A colorless gaseous hydrocarbon (C3H6) of the ethylene series, having a garlic odor. It occurs in coal gas, and is produced artificially in various ways. Called also propene.
Also called propene, a colourless, flammable, gaseous hydrocarbon obtained from petroleum; large quantities of propylene are used in the manufacture of resins, fibres, and plastics (see polyolefins), and numerous other chemical products.
A member of the ethylene series (C3H6).
A highly flammable gas that is colorless and has a mild odor. It is an important feedstock for the petrochemical industry.
a flammable gas obtained by cracking petroleum; used in organic synthesis
Three-carbon olefin produced in refineries by catalytic crackers and in petrochemical plants by steam crackers. Refiners process part of their supply into motor gasoline blendstock, particularly alkylate. Some refinery material and that from steam crackers becomes plastic, glue, and other synthetic products.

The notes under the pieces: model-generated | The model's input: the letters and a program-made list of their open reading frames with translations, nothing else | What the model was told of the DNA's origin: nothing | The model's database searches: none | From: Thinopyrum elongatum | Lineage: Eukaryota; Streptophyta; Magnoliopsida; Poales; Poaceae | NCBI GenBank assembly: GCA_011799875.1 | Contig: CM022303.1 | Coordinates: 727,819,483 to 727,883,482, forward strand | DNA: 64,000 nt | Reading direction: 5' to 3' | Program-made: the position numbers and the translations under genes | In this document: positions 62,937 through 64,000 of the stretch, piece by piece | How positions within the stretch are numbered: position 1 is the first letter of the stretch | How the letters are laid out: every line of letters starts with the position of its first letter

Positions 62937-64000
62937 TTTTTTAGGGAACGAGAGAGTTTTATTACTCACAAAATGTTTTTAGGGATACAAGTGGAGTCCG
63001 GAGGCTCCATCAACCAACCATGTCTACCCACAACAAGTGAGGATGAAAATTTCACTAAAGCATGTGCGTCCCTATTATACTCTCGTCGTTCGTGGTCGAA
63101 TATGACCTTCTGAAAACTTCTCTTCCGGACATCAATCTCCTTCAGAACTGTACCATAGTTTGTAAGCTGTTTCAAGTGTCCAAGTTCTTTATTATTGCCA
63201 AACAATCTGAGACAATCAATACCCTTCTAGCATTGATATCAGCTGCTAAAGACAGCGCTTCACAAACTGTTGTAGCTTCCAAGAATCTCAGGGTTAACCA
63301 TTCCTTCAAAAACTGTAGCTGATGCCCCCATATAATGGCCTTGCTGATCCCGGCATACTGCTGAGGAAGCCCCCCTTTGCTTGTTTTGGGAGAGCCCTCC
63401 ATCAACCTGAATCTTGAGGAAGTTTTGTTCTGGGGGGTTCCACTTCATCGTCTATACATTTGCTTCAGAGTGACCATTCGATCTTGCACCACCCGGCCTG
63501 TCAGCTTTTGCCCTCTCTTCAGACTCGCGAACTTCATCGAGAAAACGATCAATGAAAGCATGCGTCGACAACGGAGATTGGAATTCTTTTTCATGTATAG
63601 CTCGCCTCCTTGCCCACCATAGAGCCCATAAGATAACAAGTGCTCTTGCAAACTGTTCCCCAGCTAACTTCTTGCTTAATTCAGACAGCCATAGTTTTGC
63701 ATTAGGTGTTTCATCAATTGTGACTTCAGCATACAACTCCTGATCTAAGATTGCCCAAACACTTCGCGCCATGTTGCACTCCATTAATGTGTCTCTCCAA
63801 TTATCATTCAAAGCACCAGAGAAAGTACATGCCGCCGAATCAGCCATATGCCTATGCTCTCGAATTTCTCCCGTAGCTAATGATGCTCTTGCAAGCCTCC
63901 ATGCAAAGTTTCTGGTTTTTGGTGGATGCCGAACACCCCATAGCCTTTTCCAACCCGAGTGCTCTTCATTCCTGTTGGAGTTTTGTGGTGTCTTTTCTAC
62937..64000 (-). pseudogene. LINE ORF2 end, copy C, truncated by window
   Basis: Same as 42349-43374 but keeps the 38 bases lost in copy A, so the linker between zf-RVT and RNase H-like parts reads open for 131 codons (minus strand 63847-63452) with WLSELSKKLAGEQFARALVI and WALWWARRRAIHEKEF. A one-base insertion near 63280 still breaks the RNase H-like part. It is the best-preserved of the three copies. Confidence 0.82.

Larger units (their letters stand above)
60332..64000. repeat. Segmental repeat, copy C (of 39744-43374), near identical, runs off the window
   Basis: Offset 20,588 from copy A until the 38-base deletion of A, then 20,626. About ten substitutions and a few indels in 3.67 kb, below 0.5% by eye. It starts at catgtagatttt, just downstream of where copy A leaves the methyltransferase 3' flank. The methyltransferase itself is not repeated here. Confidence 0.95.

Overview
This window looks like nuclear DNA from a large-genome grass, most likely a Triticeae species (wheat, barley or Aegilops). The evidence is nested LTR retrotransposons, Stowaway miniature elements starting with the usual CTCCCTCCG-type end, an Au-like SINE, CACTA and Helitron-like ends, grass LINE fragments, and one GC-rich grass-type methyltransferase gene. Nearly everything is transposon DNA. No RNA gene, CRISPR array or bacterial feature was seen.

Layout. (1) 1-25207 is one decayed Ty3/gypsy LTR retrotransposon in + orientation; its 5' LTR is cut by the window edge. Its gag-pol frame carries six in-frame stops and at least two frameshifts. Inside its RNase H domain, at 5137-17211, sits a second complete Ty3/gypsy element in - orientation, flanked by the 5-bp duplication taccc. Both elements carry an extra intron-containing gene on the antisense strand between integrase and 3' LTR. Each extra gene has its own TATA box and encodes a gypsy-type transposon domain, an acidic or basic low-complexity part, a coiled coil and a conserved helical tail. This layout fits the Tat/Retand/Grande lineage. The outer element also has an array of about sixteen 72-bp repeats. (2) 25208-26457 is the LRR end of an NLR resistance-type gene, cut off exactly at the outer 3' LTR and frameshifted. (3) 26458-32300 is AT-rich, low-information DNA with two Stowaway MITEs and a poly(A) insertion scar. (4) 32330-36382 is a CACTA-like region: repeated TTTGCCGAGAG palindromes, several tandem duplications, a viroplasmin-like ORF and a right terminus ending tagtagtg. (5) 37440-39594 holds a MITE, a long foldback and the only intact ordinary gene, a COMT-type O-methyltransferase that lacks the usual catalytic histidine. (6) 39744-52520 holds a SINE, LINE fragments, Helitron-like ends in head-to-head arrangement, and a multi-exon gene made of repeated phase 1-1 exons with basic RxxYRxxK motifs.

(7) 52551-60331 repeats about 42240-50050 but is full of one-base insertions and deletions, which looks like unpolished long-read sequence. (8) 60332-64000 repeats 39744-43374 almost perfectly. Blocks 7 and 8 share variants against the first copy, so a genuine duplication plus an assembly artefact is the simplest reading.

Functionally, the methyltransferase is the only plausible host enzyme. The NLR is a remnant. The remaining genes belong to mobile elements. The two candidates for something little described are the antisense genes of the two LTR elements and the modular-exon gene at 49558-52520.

(C3H6) - a simple hydrocarbon having a three-carbon-atom chain but with a double bond between two carbon atoms and a single bond between the other two. Propylene is the raw material in the manufacture of polypropylene.
A raw material in the chemical, plastics and fibers industries. Major component of the plastic polypropylene.
Hydrocarbon gas used as a fuel gas in thermal spray processes. Higher flame temperature than hydrogen and propane.
Gaseous, unsaturated hydrocarbon, technically important raw material for other materials.
Second member of the olefin series of hydrocarbons (C3H6). Propylene is a flammable gaseous byproduct of the thermal or catalytic dehydrogenation of propane. Most propylene used for chemical purposes is generated as co-product in the production of ethylene via steam cracking of natural gas liquids, naphtha or gas-oil.
Unsaturated hydrocarbon (CH2 CHCH3 ), part of ethylene-propylene rubber, EPM and EPDM.
Propylene, also known by its IUPAC name propene, is an organic compound having the chemical formula C3H6. It is the second simplest member of the alkene class of hydrocarbons, ethylene (ethene) being the simplest. At room temperature and pressure, propylene is a gas.